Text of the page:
One last look at the 29th Ward

February 19, 2015
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In one of the most crowded races in the city, candidates for the 29th Ward are making their last rounds of campaigning before Tuesday’s municipal elections.

The narrative of this race features sometimes harsh criticism of the incumbent, Ald. Deborah Graham, who has represented the ward since 2010. In a heated debate last month, the alderman was at the center of jabs from the start. Her seven, first-time challengers accused her of not being transparent with the community and doing little to bring jobs to the beleaguered West Side.

Graham said she’s done a lot to improve parks and secure funds to make the community more sustainable. She recently told AustinTalks those who criticize her ability to make significant change don’t really understand how city government works.

She failed to win endorsements from both the Chicago Tribune and Chicago Sun-Times. One political analyst said he was surprised the newspapers didn’t back the incumbent, instead throwing their support behind attorneys Larry Andolino (Tribune) and Bob Galhotra (Sun-Times).

“I think it is a verdict on how well she has done as an alderman,” said Dick Simpson, a political science professor at the University of Illinois at Chicago who once served on the city council.

There’s a good chance the race won’t be decided Feb 24 but end in a runoff, Simpson said.

If no candidate wins more than 50 percent of the vote next week, the top two vote-getters will square off April 7.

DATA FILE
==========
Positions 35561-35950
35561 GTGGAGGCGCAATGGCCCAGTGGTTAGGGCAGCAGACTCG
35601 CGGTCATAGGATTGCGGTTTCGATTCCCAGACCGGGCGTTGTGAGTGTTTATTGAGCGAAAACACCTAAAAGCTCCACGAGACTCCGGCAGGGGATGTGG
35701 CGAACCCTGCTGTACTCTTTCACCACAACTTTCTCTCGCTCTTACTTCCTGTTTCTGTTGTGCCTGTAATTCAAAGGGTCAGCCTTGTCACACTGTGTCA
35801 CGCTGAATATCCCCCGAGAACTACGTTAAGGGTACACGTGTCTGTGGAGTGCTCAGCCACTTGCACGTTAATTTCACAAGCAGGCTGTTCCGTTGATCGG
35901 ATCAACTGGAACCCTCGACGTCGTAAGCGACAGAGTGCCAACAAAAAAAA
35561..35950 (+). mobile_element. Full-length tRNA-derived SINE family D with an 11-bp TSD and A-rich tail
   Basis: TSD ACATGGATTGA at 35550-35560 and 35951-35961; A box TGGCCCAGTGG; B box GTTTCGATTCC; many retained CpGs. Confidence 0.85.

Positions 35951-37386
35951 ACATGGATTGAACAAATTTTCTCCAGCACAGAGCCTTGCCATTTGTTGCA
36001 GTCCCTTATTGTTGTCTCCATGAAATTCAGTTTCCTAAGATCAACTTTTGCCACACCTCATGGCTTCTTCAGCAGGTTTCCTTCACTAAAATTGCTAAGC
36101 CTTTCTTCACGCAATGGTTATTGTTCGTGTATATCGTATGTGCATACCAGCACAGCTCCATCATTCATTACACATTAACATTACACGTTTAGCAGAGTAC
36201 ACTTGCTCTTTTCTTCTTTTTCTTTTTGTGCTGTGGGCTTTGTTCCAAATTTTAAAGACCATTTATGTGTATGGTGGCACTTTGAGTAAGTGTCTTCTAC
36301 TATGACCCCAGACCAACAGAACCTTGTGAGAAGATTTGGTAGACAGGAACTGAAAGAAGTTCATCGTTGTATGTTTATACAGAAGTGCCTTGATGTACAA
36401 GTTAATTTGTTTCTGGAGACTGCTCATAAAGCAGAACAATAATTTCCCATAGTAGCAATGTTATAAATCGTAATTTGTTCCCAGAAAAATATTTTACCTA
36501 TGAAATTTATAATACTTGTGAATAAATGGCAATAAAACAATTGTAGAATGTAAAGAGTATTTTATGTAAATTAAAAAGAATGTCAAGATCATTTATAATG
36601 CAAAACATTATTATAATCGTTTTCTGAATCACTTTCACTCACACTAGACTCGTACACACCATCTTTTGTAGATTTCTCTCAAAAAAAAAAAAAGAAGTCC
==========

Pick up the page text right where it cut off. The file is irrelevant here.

Andolino, Galhotra and police Sgt. Chris Taliaferro appear to be the leading contenders to oust Graham, with community activist and cosmetologist Zerlina Smith also attracting attention.

The alderman reports raising the most money this election cycle with about $185,000, while Taliaferro has raised about $20,000 and Galhotra roughly $19,000.

Here’s more information about each candidate, seven of whom agreed to answer questions from AustinTalks:

Lawrence Andolino:

Larry Office 2

Photo provided by Lawrence Andolino

A lawyer by profession, Lawrence Andolino decided to run for alderman while organizing a fight against North Avenue’s fifth proposed pawn shop in 2013.

Ald. Graham supported the business, but many residents opposed it, saying they didn’t get the chance to give their input. Graham then held community meetings; the shop was eventually approved.

“We were told by the leadership, ‘I’ve made my decision, and I’m going to disregard what the majority has to say,'” Andolino said. “That’s when I made the decision I should run. You know, this is a democracy.”

Through a Galewood community organization, Andolino said he’s learned how to push for what the area needs. It’s through this group he says he helped attract Galewood’s first Starbucks. He’s also been involved in efforts  to bring a Mariano’s to the corner of North and Harlem avenues, which is still in the “talking” phase, according to Ald. Graham.

As an attorney, Andolino — who won the Chicago Tribune’s endorsement — said he has a unique perspective on crime, which he believes can be reduced only through economic development.

Economic development is inversely related to crime rates, Andolino said — more jobs mean less crime. He believes Austin has been largely ignored by the Chicago City Council and wants to “re-brand” the neighborhood by marketing its rich history, showing off its “beautiful brownstones” and redoing major corridors, like Chicago Avenue and Madison Street.